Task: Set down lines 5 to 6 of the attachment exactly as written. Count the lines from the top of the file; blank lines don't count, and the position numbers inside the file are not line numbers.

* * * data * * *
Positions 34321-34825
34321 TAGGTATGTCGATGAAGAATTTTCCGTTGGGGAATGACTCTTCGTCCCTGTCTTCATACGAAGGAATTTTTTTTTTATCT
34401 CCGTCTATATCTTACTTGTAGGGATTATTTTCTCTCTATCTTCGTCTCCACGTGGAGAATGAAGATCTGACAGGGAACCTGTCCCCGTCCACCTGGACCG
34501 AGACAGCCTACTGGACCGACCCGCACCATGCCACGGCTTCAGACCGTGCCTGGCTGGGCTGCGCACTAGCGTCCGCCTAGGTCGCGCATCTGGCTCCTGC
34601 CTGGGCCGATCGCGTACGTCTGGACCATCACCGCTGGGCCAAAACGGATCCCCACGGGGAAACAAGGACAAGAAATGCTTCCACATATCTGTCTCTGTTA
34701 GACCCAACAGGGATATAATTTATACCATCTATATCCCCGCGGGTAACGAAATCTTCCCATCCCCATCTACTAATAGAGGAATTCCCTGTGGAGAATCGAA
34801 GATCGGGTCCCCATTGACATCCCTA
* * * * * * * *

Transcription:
34601 CTGGGCCGATCGCGTACGTCTGGACCATCACCGCTGGGCCAAAACGGATCCCCACGGGGAAACAAGGACAAGAAATGCTTCCACATATCTGTCTCTGTTA
34701 GACCCAACAGGGATATAATTTATACCATCTATATCCCCGCGGGTAACGAAATCTTCCCATCCCCATCTACTAATAGAGGAATTCCCTGTGGAGAATCGAA